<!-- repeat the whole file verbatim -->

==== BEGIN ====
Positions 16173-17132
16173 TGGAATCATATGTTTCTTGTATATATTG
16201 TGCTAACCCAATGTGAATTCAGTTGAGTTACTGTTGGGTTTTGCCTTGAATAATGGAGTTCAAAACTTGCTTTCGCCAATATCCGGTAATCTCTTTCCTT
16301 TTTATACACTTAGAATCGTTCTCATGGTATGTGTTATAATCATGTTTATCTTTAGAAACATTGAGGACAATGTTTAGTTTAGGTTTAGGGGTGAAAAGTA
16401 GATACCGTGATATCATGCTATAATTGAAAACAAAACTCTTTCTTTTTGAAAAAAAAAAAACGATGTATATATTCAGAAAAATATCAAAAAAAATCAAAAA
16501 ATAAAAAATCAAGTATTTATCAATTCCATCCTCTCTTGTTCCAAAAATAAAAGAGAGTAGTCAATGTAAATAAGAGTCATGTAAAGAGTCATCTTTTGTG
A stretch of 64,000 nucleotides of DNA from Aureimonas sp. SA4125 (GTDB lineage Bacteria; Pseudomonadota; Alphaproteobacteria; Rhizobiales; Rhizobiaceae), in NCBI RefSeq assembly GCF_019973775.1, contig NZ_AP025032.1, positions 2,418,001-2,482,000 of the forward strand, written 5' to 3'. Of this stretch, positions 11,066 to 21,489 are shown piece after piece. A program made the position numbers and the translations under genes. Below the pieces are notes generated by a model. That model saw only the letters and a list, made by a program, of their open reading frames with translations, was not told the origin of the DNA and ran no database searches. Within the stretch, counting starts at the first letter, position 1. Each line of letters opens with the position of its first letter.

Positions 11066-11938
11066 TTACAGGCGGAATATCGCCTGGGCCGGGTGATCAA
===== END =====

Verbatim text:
Positions 16173-17132
16173 TGGAATCATATGTTTCTTGTATATATTG
16201 TGCTAACCCAATGTGAATTCAGTTGAGTTACTGTTGGGTTTTGCCTTGAATAATGGAGTTCAAAACTTGCTTTCGCCAATATCCGGTAATCTCTTTCCTT
16301 TTTATACACTTAGAATCGTTCTCATGGTATGTGTTATAATCATGTTTATCTTTAGAAACATTGAGGACAATGTTTAGTTTAGGTTTAGGGGTGAAAAGTA
16401 GATACCGTGATATCATGCTATAATTGAAAACAAAACTCTTTCTTTTTGAAAAAAAAAAAACGATGTATATATTCAGAAAAATATCAAAAAAAATCAAAAA
16501 ATAAAAAATCAAGTATTTATCAATTCCATCCTCTCTTGTTCCAAAAATAAAAGAGAGTAGTCAATGTAAATAAGAGTCATGTAAAGAGTCATCTTTTGTG
A stretch of 64,000 nucleotides of DNA from Aureimonas sp. SA4125 (GTDB lineage Bacteria; Pseudomonadota; Alphaproteobacteria; Rhizobiales; Rhizobiaceae), in NCBI RefSeq assembly GCF_019973775.1, contig NZ_AP025032.1, positions 2,418,001-2,482,000 of the forward strand, written 5' to 3'. Of this stretch, positions 11,066 to 21,489 are shown piece after piece. A program made the position numbers and the translations under genes. Below the pieces are notes generated by a model. That model saw only the letters and a list, made by a program, of their open reading frames with translations, was not told the origin of the DNA and ran no database searches. Within the stretch, counting starts at the first letter, position 1. Each line of letters opens with the position of its first letter.

Positions 11066-11938
11066 TTACAGGCGGAATATCGCCTGGGCCGGGTGATCAA